photo by Michael Dylan Welch
Our day started as Michael Dylan Welch led us in another round of haiku reading, after welcoming the new conference attendees. Tanya McDonald moderated a “Haiku Show and Tell” session, where participants were supposed to bring something related to haiku to share with the group. This could be anything from a rare book to a game of “Haiku Cubes”
Michael Dylan Welch
to a dance.
a red scarf
After a short break, Charles Trumbull did a presentation on “The Uses of Haiku: Native American Writers,” highlighting some of the similarities of Native American poetry with haiku. He discussed views of nature, sense of place, kinship, cultural survival and rebirth. A discussion followed on the topic of cultural appropriation versus integration.
After lunch, Nancy Dahlberg announced the winners of the 2010 Porad Haiku Contest, many of who were present to collect their prizes, including the first place winner Susan Constable, the second place winner Carmi Soifer, and a couple of the honorable mention winners, Dean Summers and C.R. Manley.
Ce Rosenow presented and led a discussion on the topic of “(Re)Defining the West: Orientalism in American Haiku,” and continued some of the discussion raised by Charles Trumbull’s presentation. Christopher Herold launched and read from his new book, “Inside Out.” I gave a presentation on “Exploring Urban Haiku,” which discussed urban haiku by the haiku masters, the beat poets, poets from the Haiku Anthology, in addition to current trends and modern innovation. This was followed by Michael Dylan Welch’s presentation on “Punctuation in Haiku,” where he presented examples of haiku using various forms of punctuation and we discussed how the haiku was affected by the punctuation and whether or not it was effective.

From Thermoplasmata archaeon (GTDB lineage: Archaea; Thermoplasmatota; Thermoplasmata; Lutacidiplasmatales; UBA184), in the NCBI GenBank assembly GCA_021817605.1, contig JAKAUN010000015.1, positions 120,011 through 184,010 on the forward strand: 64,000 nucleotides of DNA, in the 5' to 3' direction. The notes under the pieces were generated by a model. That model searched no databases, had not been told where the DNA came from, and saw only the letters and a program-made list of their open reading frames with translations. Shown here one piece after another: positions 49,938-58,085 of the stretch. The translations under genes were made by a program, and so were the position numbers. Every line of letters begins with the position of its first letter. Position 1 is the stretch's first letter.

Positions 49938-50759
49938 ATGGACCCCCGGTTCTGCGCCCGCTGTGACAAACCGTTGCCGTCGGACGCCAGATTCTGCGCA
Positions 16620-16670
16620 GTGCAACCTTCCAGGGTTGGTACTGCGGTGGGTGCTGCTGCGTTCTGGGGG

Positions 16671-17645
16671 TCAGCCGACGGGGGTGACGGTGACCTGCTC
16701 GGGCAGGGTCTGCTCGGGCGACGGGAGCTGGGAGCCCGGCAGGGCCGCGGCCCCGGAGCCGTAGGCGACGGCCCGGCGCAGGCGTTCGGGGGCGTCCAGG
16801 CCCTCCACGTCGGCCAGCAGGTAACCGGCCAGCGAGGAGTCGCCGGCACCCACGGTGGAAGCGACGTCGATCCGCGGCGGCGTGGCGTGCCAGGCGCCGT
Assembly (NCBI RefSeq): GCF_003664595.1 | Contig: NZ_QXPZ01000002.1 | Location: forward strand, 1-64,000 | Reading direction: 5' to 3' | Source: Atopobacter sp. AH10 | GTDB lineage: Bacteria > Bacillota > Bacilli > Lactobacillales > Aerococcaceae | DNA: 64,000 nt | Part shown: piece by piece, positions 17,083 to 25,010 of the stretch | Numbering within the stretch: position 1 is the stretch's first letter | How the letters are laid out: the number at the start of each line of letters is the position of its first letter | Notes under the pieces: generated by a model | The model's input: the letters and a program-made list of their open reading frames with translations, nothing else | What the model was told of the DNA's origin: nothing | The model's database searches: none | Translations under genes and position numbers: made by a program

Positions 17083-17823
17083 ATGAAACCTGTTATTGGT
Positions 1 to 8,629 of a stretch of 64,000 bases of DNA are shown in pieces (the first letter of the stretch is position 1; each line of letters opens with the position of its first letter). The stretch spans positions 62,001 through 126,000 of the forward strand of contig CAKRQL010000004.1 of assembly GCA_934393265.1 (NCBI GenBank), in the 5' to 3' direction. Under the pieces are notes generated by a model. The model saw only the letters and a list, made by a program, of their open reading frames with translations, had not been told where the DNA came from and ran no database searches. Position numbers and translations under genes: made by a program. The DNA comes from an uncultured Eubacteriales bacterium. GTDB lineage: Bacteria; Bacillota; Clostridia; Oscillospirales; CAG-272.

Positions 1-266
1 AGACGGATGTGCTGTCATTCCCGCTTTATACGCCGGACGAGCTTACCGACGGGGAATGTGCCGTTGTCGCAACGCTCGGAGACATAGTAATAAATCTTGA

This was followed by an anonymous haiku workshop on punctuation.
After dinner, there was a book launch and reading of Fifty-Seven Damn Good Haiku by a Bunch of our Friends, an anthology edited by Michael Dylan Welch and Alan Summers. It included haiku by Seabeck attendees Susan Constable, Tanya McDonald, and myself. Other contributors not in attendance were Susan Antolin, Timothy Collinson, Karen Hoy, Keiko Izawa, Dejah Léger, Caleb Mutua, Helen Russell, David Serjeant, and Alison Wilson. We read all of the haiku in the book, each of us reading haiku by contributors who could not be present for the reading. Our bios all included a note as to why none of us wrote any haiku about parsnips.
Susan Constable, Deborah P Kolodji, Tanya McDonald, Michael Dylan Welch
photo courtesy of Michael Dylan Welch
white picket fence
someone eats parsnips
Susan Callan led a “Japanese Stab-Bound Book” bookmaking and suminagashi Japanese paper marbling workshop. The day ended with a kukai of poems written during in the retreat, and I actually ended up winning it! Second place went to Michael Dylan Welch and there was a three-way tie for third place between Barbara Snow, C.R. Manley, and Christopher Herold.
As always, there were a few brave haiku souls who remained to write rengay into the wee hours.